Student Museum Musings – Nadia

By Nadia, Social Media Co-op Student

If I could summarize my first couple week at the Oshawa Community Museum in one word, it would be “welcoming.” The atmosphere is very friendly and the staff members made me feel like a part of the team.

Although my first day was primarily accessibility training, I enjoyed being in the workplace rather than school. The tour my supervisor, Lisa Terech, gave me was both intriguing and informative. In just a short period of time, I learned a lot about Oshawa that I would not have known otherwise. I love working in such a historically significant site.

My favourite aspect of my time so far was reading through Oshawa’s old newspapers starting from the 1960s. On the contrary, anything old and vintage fascinates me, however; the style of writing and the information given diverge from modern day journalism. When I was reading through old hockey articles, I found out about Bobby Orr’s origins with the OHL. It was truly amazing to find the roots of his success from the newspapers. When I searched through photographs of Oshawa, I found many of him in his old uniform. My favourite place in the museum is the closet full of old cameras. Yes, a closet. Since I do photography on my recreational time, the abundance of cameras mesmerized me.

Currently, I am into my third week at the Oshawa Community Museum. I am beginning to get used to the routine here. I am also honored to have big responsibilities, such as creating a logo for the Mourning After: The Victorian Celebration of Death (Spring 2015 exhibit). From my co-operative experience, I hope to discover if a career in media or journalism is the right path for me. I believe the Oshawa Community Museum is the best place for me to figure this out.

Below are photographs from around the Museum that Nadia has taken with her captions! Enjoy!

Robinson House, c. 1856
Robinson House, c. 1856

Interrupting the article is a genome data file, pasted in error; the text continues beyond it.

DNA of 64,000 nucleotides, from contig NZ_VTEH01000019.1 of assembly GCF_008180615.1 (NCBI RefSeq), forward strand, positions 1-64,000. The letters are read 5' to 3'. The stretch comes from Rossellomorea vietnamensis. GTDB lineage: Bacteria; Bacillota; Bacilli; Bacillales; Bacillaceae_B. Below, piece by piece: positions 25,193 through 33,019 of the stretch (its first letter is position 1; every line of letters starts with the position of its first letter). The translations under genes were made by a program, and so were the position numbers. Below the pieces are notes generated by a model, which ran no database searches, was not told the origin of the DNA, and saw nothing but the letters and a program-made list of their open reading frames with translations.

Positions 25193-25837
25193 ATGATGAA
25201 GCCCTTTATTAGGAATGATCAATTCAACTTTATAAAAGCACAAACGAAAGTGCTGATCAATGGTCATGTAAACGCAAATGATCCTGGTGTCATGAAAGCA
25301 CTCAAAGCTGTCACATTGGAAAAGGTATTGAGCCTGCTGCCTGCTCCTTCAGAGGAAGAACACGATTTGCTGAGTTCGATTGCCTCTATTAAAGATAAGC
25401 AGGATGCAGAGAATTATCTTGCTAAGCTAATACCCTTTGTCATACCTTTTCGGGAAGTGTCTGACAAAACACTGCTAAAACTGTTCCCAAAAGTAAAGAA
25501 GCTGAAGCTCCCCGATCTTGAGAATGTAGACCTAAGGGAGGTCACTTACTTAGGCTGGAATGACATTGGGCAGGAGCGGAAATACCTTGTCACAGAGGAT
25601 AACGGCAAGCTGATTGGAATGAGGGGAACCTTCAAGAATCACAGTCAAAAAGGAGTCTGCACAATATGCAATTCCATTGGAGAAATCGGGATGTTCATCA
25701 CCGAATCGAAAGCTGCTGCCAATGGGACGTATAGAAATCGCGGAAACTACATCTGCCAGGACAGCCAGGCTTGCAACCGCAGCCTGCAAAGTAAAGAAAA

Reflections of Oshawa exhibit in Robinson House
Reflections of Oshawa exhibit in Robinson House
Before the Canadian national anthem was created, students started the day by singing “God Save the Queen”
Before the Canadian national anthem was created, students started the day by singing “God Save the Queen”
Hand-dyed wool
Hand-dyed wool
Henry House exterior
Henry House exterior

Once Upon A Time

By: Karen Albrecht, Visitor Host 

Some people say a picture is worth a thousand words, but here at the Oshawa Community Museum our stories are priceless. If you have ever visited the museum you will understand what I mean, if not then let me tell you how we make Oshawa’s history come to life.

The houses of the Oshawa Community Museum
The houses of the Oshawa Community Museum

I began volunteering at The Oshawa Community Museum (OCM) up until this summer when I was taken on as an Occasional Visitor Host.  This summer I learned Oshawa’s past through shadowing tours and giving tours. The most important aspect I learned from watching tours and giving tours, is that no two tour guides are alike. For, each tour guide delivers a tour their own way and each guide modifies their tour depending on age and group size. All of these conditions (age, group size etc.) allow guides to give special personalized tours that are relevant to you and your group.